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Brigitte Giroud wins the Prix Goncourt for Vivre Vite



French writer Brigitte Giroud This Thursday rose with Goncourt Prizethe most important French literature for his novel life life (live fast). Giroux is the thirteenth woman to win the award, which has been presented every year since 1903. life lifepublished by Flamarion Publishing House in France, tells of an investigation trying to decipher the ins and outs of a fatal traffic accident his partner suffered twenty years ago.

The announcement took place, as is traditional, in the central Parisian restaurant Drouant, where the jury met to vote and award the prize. The writer and member of the Académie Goncourt, Paul Constant, declared in the middle Great media expectations.

In fact, the French were tied by five votes to five with the Italian-Swiss Giuliano da Empoli and his work The magician of the KremlinAnd the who seemed to start out as the favourite, but the Academy President’s reference vote (Didier DequinI turned the scales toward Jiro.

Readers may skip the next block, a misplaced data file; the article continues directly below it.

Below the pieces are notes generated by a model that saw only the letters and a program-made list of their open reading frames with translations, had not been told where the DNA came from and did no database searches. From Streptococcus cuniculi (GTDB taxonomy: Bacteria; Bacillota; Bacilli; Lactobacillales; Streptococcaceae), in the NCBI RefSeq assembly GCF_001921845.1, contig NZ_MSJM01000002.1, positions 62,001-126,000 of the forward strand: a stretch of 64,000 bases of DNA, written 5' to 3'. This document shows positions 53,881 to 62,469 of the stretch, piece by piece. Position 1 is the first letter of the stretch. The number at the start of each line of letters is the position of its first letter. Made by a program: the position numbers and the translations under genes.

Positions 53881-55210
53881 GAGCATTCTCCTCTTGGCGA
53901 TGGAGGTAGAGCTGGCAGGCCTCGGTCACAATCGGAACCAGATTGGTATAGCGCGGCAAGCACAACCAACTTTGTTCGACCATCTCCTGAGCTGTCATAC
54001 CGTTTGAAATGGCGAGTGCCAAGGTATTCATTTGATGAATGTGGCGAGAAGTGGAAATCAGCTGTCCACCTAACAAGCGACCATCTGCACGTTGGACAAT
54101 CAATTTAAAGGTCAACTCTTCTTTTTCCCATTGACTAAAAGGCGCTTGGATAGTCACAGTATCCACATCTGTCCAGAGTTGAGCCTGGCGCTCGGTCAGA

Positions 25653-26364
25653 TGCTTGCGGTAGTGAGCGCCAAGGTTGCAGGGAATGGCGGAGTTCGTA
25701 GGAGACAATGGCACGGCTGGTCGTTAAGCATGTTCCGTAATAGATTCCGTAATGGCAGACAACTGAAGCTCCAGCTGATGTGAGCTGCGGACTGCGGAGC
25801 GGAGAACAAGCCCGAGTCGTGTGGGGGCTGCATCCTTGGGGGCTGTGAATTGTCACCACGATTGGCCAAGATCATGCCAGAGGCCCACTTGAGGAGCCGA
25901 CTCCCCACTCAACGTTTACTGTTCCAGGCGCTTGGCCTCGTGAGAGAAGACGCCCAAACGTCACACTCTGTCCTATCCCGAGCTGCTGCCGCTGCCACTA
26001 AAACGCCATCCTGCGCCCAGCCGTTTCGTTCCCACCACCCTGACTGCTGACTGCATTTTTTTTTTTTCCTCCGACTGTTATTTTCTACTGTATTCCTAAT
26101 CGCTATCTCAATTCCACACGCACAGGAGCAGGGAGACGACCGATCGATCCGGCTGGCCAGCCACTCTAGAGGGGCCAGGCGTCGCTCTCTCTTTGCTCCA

“It’s fantastic,” the writer told the press when she went to the Derwant, as usual, to share lunch with the jury at Goncourt. Giroud also stated that in the moment she heard the news, she thought about her deceased partner, Claude, and how “love” had led her to this victory.

In addition to Da Empoli and his account of the intrigues of the Kremlin, Haitian MacKenzie Urcel completed the list of four finalists for this year inhumane As well as the French Chloe Corman with Les presque soeurs.

Giroud succeeds the Senegalese Muhammed Mubaugher Sarr, Goncourt Prize last year for his novel A man’s most secret memoriesShe became one of the few women to have received the most important prize in French letters in just over a century of history. Even among the jury members, there was little attendance at the Goncourt Academy, which earned the institution significant criticism.

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Goncourt was created in his will by the nineteenth century French writer Edmond de Goncourt.

Among the winners Some of the Great Names of French Letters in the Twentieth CenturyFrom Marcel Proust to Pierre Lemaitre through Amin Maalouf, Marguerite Duras, Simone de Beauvoir and Romain Gary.

Goncourt, which guarantees the winners of courses worth millions of dollars and is translated into dozens of languages, has just a token cash prize, where the winner receives a check for ten euros.

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